Are you sure your customers will wait two years for you to change?


Back in October of last year, IBM released the latest version of it’s Global C-suite Study. This study was made up of 4,183 conversations with C-suite leaders in 70 countries and across more than 20 industries. Their analysis of the conversations uncovered three major issues that the C-suite executives feel they need to embrace if they are to stay relevant to today’s customers and remain competitive. The issues they identified were:

  • They need to become more open to customer influence;
  • They need to innovate if they are to effectively connect customer touchpoints across all physical and digital channels; and
  • They need to work more closely with customers if they are to create engaging customer experiences.

This is all very interesting and gives a clear indication of the strategic priorities for these, and probably most, firms in the coming years. However, the study also went to say that organisations with a united C-suite are more likely to outperform their peers and their market.

This last idea was one that struck me as it has been echoed in a couple of recent interviews that I have conducted.

In one interview, Newvoicemedia’s Chief Marketing Officer, Tim Pickard, talked about how leadership in firms need to develop ‘One Agenda’ if they are to increase customer engagement and competitiveness. He goes on to say that the level of alignment of sales, marketing and customer service will go a long way towards determining the level and quality of customer engagement that they can achieve.

In another interview, Mark Lancaster, CEO of SDL, said something similar when he said:

“One of the biggest challenges for all firms looking to improve their customer experience is to align their senior team so that they are all focused on delivering the same objectives and are aligned to their brand and customers rather than their own departments.”

However, in the same interview Mark went on to comment that:

“When an executive team, in a large organisation, decides to do something and when it actually gets done can take up to two years.”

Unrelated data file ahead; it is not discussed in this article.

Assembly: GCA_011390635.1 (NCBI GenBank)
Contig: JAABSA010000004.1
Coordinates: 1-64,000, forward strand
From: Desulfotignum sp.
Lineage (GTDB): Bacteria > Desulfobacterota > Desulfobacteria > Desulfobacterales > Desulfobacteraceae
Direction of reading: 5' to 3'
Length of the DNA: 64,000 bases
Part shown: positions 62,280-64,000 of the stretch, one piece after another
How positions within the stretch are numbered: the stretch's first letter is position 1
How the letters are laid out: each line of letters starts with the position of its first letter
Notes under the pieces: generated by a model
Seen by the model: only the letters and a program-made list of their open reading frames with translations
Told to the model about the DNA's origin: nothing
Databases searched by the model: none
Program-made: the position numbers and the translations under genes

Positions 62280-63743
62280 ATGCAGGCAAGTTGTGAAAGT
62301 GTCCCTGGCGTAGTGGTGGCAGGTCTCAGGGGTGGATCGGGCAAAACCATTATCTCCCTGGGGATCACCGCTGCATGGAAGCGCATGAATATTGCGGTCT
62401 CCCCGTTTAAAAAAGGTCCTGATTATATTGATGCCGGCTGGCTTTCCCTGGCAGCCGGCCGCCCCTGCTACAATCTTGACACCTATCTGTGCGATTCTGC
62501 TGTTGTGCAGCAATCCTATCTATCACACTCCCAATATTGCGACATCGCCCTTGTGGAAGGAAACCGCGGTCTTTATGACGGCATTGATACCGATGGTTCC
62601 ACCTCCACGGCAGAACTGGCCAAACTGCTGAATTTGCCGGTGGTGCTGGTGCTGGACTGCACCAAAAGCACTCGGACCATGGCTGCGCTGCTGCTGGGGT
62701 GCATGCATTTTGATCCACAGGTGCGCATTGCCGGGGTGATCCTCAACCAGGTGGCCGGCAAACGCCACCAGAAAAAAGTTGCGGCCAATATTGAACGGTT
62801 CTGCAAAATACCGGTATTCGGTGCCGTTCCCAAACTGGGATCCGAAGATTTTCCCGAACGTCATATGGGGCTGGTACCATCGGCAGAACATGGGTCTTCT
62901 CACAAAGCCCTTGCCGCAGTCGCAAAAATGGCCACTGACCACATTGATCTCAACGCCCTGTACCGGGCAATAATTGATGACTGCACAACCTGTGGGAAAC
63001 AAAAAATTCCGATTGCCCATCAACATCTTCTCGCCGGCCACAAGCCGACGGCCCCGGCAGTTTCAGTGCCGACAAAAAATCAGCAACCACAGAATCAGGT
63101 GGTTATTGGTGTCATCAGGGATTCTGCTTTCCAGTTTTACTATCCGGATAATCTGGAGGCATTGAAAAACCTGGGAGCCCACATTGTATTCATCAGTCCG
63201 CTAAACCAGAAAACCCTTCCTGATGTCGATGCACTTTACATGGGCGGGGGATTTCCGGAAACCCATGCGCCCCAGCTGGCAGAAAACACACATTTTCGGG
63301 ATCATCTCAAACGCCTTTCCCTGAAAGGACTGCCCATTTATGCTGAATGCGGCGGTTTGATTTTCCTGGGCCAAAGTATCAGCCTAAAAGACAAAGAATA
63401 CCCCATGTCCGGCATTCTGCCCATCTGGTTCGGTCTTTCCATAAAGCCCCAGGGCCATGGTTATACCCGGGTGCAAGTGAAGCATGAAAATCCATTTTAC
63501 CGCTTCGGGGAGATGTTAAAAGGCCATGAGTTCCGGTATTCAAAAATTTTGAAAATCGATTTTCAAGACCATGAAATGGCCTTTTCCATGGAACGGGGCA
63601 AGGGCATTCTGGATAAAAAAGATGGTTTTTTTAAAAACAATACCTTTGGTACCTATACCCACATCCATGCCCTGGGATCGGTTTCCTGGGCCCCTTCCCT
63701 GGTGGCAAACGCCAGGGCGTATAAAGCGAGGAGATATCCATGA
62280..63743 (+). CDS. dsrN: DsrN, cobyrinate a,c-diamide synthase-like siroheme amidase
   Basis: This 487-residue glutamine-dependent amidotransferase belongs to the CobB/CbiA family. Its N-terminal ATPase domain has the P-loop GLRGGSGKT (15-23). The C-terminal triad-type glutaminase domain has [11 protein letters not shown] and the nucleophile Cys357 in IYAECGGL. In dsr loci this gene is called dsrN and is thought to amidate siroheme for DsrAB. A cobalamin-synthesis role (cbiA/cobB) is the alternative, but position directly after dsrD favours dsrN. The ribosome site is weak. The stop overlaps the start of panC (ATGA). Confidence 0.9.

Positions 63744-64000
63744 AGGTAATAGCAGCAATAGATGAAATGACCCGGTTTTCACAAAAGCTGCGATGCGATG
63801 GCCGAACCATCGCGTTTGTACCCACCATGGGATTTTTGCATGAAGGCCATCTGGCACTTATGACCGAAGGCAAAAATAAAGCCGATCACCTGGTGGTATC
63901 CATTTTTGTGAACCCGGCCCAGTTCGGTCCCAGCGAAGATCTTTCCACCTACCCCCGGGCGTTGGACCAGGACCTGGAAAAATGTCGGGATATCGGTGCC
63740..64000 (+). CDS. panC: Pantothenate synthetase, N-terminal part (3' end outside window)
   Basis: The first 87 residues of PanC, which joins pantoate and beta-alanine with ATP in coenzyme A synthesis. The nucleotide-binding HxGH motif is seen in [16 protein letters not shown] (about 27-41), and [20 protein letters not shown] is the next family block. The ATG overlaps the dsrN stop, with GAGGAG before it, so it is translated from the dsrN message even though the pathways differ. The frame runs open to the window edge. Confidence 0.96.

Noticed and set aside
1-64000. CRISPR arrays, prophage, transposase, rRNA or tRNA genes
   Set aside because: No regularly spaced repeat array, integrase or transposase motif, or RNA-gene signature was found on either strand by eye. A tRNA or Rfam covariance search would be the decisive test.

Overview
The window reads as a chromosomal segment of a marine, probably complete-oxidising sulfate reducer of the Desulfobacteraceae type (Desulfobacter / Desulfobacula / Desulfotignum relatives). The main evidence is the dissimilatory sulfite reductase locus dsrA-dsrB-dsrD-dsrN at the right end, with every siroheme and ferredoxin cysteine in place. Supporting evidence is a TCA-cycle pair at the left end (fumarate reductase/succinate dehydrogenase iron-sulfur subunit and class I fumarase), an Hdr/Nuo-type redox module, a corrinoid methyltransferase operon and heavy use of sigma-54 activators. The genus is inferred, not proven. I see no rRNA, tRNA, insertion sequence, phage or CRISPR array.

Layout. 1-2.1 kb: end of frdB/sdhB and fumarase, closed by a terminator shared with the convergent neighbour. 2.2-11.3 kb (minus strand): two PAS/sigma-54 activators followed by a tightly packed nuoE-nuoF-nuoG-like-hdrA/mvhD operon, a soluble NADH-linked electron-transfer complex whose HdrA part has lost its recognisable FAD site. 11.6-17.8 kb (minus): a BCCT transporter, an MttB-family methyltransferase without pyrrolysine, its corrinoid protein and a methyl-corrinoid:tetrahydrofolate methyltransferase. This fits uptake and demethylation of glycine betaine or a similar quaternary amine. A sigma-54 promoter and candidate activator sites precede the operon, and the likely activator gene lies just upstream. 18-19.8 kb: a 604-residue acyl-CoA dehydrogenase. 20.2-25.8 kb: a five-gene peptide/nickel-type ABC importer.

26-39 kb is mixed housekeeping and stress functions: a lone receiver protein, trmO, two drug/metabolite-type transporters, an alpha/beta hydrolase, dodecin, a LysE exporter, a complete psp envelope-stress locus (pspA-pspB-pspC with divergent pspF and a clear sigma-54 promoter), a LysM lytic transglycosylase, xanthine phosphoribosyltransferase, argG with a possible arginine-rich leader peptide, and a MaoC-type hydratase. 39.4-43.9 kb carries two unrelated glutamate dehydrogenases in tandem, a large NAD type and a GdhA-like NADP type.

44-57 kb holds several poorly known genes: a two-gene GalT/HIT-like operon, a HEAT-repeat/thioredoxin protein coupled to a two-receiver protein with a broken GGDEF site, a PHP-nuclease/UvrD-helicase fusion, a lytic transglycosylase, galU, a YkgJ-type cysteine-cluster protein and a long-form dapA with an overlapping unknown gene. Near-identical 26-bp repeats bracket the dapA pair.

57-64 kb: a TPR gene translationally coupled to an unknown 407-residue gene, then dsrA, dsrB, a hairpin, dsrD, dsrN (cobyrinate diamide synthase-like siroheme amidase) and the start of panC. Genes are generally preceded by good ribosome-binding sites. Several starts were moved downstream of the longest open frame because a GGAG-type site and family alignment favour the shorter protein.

Now, I can understand how this would and could happen given the size and complexity of some large organsiations and their supply chains. But, given the level of competitiveness and pace of change that exists in most markets, Mark’s comment left me wondering if that pace of change was quick enough.

I mean, would you, as a customer, be willing to wait for up to two years to have the service and experience that you wanted delivered to you?

Similarly, would your customers be willing to wait for up to two years?

I’m not sure you, or they, would and that poses a strategic threat to many firms.

So, if the majority of firms are focused on and facing similar challenges, it would seem to me that the quicker a firm changes and adapts to market conditions, the more likely they are to win and retain the hearts, minds and spend of their customers. Right?

That leaves us with a question: Are you sure your customers will wait up to two years for you to change?

If yes, then that’s fair enough and that’s your choice.

If no, then you and your organisation need to learn how to change and change faster if you want to maintain and grow your market position.



This post originally appeared on Forbes here.
Photo Credit: Nanagyei via Compfight cc

9 comments On Are you sure your customers will wait two years for you to change?

  • No. Customers need you to change immediately. They are not willing to wait. Give them some waiting time and they will most likely go somewhere else.

    • Ivan, you may very well be right.

      I would not bet on customers waiting for a firm to change. Loyalty can only stretch so far.


  • A very interesting question Adrian, but I’m not sure it is the right one.

    Are customers willing to wait – no they are not

    But customers aren’t the issue for large organisations, competitors are the issue. If your competitors also take 2 years to change then you are probably OK.

    So a better question is are your competitors willing to wait?


  • Hello Adrian,
    I find myself in perfect agreement with James.

    Where big enterprise flourishes it does so because it has, in the process, turned human beings from creators/producers to consumers. Which put bluntly means that most of us in the West have been conditioned to be lazy: to take that which is given to us.

    So as James says the core question is not how long it takes a business to respond to customer needs. The core question is always to do with someone else coming up with a viable proposition at a reasonable price. Remember the music industry? How long had it known that customers only want to buy a small number of selected tracks from albums? A long time. Did the music labels do anything about this? No, they all stick with the existing way of doing things. And many years later the internet, file sharing services, and then Apple came along.

    Never underestimate the power of the status quo: think about the Qwerty keyboard. We all use a suboptimal solution simply because we are all used to using it. It is the standard and standards are standards because they stick.

    All the best

    • Maz,
      Thank you for that.

      I tend to agree with what you are saying. However, similar to the question that I asked James and Annette, does this not then imply that, even though they might say otherwise, companies care more about their competitors are up to and that will have a bigger impact on their behaviour than will their customers?


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